Then someone in our group suggested that they might be on the Amazing Race, but I wasn't sure because I couldn't see any of the telltale red and yellow Amazing Race flags or bright yellow clues. But the possibility was irresistible so I ran after them to get a closer look. They seemed to go the wrong way once, then spotted their goal from the top of some stairs/a wall. My group was also leaving so on the way out I kept a lookout for any route markers for the Amazing Race and then saw a camera crew on a hill interviewing the team we saw earlier. Upon getting closer we were able to see the show's host and discover that it was indeed The Amazing Race. I got a picture and snuck as close as I could to get another one through the bushes before one of the show's crew noticed me and asked me to leave.

One of the people in our group asked if it was The Amazing Race, even though it was now obvious that it was, and the guy said he didn't know and that it was some Korean show, which I hear is what they're required to say when asked. It was hard to tell but I think the team we saw got eliminated. Maybe. Honestly I have no idea.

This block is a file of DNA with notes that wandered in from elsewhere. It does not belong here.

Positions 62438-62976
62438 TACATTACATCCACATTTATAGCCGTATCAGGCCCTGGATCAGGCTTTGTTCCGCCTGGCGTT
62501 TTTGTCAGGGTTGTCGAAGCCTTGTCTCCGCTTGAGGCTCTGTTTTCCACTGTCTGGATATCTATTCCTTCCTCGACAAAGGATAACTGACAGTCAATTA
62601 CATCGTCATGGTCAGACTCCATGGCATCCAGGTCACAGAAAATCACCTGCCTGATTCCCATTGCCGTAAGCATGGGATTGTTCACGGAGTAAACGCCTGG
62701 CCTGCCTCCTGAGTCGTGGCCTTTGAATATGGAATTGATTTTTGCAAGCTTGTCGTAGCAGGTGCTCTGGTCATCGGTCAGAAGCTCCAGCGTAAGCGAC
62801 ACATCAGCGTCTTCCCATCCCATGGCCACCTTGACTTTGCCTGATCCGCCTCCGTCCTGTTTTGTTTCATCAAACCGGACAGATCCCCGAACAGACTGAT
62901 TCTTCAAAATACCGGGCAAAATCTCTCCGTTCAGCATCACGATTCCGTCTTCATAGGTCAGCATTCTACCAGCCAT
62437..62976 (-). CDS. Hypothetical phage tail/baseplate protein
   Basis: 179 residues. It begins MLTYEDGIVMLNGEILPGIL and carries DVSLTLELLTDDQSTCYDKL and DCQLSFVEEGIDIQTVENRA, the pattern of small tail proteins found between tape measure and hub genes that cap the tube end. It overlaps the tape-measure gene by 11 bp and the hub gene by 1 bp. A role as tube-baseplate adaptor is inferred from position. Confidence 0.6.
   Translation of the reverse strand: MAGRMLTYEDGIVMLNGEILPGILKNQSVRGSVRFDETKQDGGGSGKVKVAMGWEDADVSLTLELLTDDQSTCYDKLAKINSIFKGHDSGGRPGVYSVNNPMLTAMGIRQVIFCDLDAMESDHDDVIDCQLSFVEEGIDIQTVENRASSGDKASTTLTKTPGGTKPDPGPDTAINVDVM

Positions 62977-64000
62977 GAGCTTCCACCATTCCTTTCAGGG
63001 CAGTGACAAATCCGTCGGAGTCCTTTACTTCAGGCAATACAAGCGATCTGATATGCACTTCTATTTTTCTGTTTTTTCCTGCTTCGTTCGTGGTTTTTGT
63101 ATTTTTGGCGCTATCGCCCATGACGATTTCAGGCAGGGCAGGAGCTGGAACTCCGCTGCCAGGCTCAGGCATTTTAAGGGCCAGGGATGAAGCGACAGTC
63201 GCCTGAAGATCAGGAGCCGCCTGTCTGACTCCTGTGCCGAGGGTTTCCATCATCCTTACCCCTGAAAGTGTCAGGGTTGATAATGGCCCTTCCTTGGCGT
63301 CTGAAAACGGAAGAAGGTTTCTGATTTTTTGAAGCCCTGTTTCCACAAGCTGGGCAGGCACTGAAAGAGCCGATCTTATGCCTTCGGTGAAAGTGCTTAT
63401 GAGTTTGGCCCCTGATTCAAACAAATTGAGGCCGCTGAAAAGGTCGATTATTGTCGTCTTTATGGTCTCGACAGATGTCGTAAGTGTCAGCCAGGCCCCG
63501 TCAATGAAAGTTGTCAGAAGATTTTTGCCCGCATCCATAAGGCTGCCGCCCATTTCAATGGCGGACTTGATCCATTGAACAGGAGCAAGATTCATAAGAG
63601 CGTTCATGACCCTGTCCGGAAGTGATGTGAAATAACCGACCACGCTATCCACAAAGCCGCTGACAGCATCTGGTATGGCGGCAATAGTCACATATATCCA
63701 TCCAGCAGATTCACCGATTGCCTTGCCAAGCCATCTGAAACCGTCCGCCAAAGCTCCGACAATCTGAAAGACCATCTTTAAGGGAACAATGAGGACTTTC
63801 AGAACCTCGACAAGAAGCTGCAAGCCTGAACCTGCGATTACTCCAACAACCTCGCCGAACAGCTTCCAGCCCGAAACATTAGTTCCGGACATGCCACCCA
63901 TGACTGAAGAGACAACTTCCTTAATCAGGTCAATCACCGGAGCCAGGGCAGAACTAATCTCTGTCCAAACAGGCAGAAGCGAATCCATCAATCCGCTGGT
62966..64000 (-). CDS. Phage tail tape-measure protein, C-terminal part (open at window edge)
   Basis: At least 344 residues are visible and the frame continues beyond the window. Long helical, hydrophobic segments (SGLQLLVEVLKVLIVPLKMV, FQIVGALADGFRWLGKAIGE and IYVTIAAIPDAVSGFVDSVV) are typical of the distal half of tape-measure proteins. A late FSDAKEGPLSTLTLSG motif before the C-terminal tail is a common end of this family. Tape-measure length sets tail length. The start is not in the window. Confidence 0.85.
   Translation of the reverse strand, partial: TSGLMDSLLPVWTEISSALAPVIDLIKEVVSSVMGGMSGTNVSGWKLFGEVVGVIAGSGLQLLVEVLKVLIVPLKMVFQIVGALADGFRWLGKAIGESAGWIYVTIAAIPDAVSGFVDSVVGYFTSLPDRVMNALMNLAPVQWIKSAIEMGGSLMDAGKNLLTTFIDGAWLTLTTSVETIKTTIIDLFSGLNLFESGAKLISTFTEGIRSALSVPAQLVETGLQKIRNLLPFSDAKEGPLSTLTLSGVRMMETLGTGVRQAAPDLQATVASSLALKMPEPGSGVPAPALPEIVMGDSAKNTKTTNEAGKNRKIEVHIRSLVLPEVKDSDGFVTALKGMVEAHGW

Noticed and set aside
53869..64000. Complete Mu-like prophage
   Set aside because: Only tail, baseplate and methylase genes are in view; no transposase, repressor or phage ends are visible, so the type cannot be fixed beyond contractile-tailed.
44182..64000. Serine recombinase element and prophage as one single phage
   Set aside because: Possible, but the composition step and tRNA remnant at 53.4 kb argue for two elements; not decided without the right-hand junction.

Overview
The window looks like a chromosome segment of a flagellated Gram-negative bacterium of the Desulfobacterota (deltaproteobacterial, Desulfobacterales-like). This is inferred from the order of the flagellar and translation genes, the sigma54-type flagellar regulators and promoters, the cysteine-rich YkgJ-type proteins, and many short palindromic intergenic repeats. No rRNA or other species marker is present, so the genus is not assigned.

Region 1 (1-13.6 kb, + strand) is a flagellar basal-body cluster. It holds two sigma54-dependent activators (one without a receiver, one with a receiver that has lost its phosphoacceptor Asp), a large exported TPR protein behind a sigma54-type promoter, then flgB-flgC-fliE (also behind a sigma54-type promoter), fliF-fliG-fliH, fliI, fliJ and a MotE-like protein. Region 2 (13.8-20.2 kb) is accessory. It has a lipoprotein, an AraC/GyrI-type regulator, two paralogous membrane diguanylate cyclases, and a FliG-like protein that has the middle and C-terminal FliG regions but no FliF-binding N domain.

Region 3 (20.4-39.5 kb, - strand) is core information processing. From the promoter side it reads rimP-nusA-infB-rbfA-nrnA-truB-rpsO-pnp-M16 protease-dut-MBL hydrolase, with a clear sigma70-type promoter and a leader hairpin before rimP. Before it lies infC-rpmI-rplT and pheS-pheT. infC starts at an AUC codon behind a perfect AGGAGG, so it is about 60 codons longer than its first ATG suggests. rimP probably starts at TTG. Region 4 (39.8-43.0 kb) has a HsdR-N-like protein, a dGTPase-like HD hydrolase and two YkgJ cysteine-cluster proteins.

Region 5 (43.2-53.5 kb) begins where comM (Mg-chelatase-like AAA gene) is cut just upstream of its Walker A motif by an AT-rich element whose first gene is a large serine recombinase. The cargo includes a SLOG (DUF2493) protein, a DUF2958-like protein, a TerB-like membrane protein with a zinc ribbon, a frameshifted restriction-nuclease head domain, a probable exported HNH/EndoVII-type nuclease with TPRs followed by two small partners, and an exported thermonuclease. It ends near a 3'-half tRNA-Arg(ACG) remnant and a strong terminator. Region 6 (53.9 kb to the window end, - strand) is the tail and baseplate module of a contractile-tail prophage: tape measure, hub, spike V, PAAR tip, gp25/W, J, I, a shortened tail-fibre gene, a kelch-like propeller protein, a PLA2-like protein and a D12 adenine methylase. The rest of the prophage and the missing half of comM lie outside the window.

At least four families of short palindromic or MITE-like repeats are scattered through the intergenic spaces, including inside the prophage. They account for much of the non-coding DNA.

After returning and checking into our hotel, some of us headed out to check out the Studio Ghibli store in Osaka which we had assumed was particularly big since it was specifically mentioned on the schedule. In reality, it was significantly smaller than the one in Kobe and the one I went to in Otaru, but it was still cool. We also got some neat Harry Potter collectibles out of one of the many capsule dispensers and stopped at the Osaka Pokemon Center which ended up being quite big and fancy, with lots of people of all ages standing around playing DS and buying Pokemon merchandise.


In the evening, Dai and I ventured out to an onsen from a guide pamphlet and were able to find it and use it on our own. At the onsen, which was on the roof of a building, we removed our shoes, bought tickets from a machine for entry and towels to rent and then brought those tickets to the counter to receive our towels and continue in toward the changing room. In the changing room were lockers for putting in all of your clothes. Next was the same as on the International Camp trip: shower, then soak in any of the variety of hot baths, scented baths, cold baths, or in the sauna. Surprisingly, there was more variety than at the onsen we went to previously. After that we went back to the hotel feeling quite refreshed.

(12/18) Kobe beef, it's what's for dinner